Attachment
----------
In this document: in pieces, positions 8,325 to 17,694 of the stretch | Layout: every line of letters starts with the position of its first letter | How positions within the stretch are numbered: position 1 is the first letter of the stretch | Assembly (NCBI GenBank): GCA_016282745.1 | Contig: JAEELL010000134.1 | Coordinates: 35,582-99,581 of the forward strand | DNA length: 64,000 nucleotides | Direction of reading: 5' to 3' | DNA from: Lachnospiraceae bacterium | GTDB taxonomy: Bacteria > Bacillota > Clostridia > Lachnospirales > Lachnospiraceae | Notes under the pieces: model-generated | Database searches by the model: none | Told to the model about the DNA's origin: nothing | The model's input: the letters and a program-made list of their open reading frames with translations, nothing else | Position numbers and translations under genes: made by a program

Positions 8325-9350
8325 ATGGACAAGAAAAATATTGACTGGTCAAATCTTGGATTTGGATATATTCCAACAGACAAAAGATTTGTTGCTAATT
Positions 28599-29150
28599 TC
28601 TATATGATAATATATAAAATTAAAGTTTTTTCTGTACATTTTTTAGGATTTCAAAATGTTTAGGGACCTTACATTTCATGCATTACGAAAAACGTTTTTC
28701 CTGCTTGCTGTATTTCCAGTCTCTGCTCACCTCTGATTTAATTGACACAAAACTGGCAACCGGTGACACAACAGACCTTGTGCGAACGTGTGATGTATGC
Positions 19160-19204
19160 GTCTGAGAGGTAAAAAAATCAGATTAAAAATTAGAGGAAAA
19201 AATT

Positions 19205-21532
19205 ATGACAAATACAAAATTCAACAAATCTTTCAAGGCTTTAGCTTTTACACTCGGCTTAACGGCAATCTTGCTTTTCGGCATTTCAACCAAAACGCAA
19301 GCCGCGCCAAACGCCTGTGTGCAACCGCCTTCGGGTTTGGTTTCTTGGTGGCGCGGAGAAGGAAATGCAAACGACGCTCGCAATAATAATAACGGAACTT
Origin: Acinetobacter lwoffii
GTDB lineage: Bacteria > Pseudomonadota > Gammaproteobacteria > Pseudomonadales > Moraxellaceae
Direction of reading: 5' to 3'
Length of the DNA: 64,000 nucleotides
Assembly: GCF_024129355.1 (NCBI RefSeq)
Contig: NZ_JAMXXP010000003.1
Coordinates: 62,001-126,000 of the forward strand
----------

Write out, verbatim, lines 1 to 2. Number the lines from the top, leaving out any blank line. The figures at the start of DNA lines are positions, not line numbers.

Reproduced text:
In this document: in pieces, positions 8,325 to 17,694 of the stretch | Layout: every line of letters starts with the position of its first letter | How positions within the stretch are numbered: position 1 is the first letter of the stretch | Assembly (NCBI GenBank): GCA_016282745.1 | Contig: JAEELL010000134.1 | Coordinates: 35,582-99,581 of the forward strand | DNA length: 64,000 nucleotides | Direction of reading: 5' to 3' | DNA from: Lachnospiraceae bacterium | GTDB taxonomy: Bacteria > Bacillota > Clostridia > Lachnospirales > Lachnospiraceae | Notes under the pieces: model-generated | Database searches by the model: none | Told to the model about the DNA's origin: nothing | The model's input: the letters and a program-made list of their open reading frames with translations, nothing else | Position numbers and translations under genes: made by a program

Positions 8325-9350